Bad weather not having an ongoing effect on housing market
Anyone seeking a home loan deal such as a tracker mortgage was unlikely to have witnessed the housing market being overly affected by the spell of icy weather that enveloped much of the UK over Decemb...
The festive period in Britain was characterised by a flurry of snowy conditions which had a slight impact on sales of properties, but this will not have an ongoing effect on the country's housing and mortgage sector as a whole, an expert has said.
According to Helen Adams, managing director at online resource First Rung Now, the cost of residential properties is instead likely to remain flat throughout the coming 12 months.
"I think that demand is perhaps a little bit worse than last year and sales were down a bit because of the weather. It might have had an effect just before Christmas but I don't think that it is really going to significantly affect the market for the whole of the UK," she remarked.
Ms Adams was speaking following the publication of research by the Royal Institution of Chartered Surveyors last week (January 18th 2011), which stated that the level of completed house sales stabilised at the end of 2010, but the outlook for the property market remains mixed for the foreseeable future.
This study found that the highest level of transactions in the country was seen in Yorkshire and the Humber and the East Midlands in December, while the lowest was in East Anglia.
The specialist from First Rung Now went on to say that if prices are slightly depressed or dipping, this represents a good time to negotiate and get a better value deal on a property.
Halifax revealed recently (January 10th 2011) that the average cost of a house in the UK slipped by 1.6 per cent to £162,435 last month.
Meanwhile, an expert has said consumers must prioritise essentials such as gas and electric bills.
Essential bills such as those for gas and electricity supplies are being put lower on the list of priorities by households feeling the strain on their current account balance because of debts accrued on personal finance options such as credit cards.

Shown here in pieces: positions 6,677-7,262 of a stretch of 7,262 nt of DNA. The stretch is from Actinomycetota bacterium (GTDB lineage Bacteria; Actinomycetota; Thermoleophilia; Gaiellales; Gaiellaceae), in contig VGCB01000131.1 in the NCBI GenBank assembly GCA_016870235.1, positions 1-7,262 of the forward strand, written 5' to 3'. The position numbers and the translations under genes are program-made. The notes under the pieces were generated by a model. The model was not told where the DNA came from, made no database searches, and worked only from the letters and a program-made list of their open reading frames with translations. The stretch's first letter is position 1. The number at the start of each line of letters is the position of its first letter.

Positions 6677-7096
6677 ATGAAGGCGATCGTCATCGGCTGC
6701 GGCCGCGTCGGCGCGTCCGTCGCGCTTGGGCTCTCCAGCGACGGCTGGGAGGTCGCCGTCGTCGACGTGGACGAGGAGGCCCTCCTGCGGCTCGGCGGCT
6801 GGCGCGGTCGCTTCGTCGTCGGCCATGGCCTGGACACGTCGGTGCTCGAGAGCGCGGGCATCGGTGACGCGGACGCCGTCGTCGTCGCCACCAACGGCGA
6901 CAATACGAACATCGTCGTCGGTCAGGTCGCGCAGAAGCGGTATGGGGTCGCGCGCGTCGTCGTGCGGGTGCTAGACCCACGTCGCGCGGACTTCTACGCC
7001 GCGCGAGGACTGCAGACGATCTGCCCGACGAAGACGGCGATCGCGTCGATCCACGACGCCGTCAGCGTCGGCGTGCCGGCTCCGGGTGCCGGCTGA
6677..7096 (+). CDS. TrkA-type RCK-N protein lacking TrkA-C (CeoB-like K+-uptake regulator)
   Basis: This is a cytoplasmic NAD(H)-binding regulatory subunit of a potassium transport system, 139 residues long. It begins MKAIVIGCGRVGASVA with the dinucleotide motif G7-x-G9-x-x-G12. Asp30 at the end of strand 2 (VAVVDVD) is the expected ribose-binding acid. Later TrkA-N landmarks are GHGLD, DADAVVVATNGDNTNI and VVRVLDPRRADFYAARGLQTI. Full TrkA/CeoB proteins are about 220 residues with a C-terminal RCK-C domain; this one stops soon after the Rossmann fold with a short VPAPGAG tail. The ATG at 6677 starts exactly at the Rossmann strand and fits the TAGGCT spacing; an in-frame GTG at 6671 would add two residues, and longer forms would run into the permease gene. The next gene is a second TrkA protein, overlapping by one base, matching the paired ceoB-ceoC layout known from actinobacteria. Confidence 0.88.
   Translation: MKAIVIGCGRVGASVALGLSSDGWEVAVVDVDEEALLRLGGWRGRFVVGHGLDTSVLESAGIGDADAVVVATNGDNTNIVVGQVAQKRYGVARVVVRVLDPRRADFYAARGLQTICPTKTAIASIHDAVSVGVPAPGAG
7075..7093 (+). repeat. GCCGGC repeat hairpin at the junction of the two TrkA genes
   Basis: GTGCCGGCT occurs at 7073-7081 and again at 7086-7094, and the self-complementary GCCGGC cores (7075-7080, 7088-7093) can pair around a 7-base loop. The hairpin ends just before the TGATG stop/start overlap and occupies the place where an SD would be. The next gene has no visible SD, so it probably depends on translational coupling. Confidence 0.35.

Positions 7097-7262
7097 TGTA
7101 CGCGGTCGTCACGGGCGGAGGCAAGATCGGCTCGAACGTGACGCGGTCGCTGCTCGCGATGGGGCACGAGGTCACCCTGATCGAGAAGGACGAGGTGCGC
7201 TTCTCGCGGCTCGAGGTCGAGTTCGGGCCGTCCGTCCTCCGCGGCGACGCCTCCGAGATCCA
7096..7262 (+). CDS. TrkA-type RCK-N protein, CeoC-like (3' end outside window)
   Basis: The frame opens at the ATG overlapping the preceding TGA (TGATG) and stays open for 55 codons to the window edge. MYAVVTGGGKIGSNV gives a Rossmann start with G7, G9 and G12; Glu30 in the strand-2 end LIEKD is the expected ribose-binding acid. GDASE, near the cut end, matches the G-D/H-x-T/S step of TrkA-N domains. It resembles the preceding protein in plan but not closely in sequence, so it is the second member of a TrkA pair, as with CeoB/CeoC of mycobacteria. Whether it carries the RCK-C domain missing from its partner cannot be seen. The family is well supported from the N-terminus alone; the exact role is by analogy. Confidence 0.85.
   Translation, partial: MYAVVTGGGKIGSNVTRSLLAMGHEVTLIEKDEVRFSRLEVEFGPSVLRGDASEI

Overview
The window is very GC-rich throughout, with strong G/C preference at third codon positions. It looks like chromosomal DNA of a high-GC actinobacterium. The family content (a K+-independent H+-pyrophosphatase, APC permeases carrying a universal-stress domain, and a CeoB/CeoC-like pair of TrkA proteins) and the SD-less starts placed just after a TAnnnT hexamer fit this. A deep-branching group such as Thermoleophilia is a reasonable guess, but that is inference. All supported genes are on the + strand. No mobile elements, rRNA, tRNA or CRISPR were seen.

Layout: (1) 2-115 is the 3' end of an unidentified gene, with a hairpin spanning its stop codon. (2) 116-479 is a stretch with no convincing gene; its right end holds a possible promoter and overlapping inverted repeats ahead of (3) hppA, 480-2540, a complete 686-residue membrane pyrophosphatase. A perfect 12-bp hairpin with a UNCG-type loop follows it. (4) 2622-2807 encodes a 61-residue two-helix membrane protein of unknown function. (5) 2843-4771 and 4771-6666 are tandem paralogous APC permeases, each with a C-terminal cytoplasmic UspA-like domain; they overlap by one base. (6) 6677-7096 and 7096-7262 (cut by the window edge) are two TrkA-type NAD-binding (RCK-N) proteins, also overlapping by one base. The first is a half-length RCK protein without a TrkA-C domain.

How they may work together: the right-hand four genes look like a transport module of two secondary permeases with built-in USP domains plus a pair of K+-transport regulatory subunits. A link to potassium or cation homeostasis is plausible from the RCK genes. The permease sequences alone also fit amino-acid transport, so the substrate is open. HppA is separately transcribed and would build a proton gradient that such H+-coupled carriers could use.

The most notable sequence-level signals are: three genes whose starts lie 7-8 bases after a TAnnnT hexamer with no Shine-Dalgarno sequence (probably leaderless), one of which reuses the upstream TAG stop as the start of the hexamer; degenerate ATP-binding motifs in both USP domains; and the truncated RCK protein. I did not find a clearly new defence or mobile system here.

That is according David Rodger, managing director of the Debt Advice Foundation, who has said that charges for utilities such as gas and electric are being left at the bottom of the pile in terms of the urgency with which people whose cash is being "sucked away" by debt pay them off.
"Many people begin to struggle when interest-free periods on store cards they've maxed out end and higher monthly credit card payments are due," he explained.
Mr Rodger was speaking following the publication of research last week (January 25th 2011) by online resource My Voucher Codes, which revealed that January is the month when most people turn to borrowing in order to ease their financial situation, with 26 per cent of people who loaned money in 2010 doing so in January 2011.
Furthermore, the study established that four per cent of Britons had already borrowed money in the opening weeks of the new year, possibly to help meet fees being charged to them following the festive period.
In addition, 48 per cent indicated that they will borrow money in some form throughout 2011, with August being the least likely month to get into debt.
"It's the reality of spending that often hits in January when the bills begin to arrive," the Debt Advice Foundation official noted.
Mr Rodger went on to advise that "basic essentials" such as utility bills should not be treated as anything but compulsory, but stated that many people seem to be willing to avoid these priorities as their income is taken away by debts.
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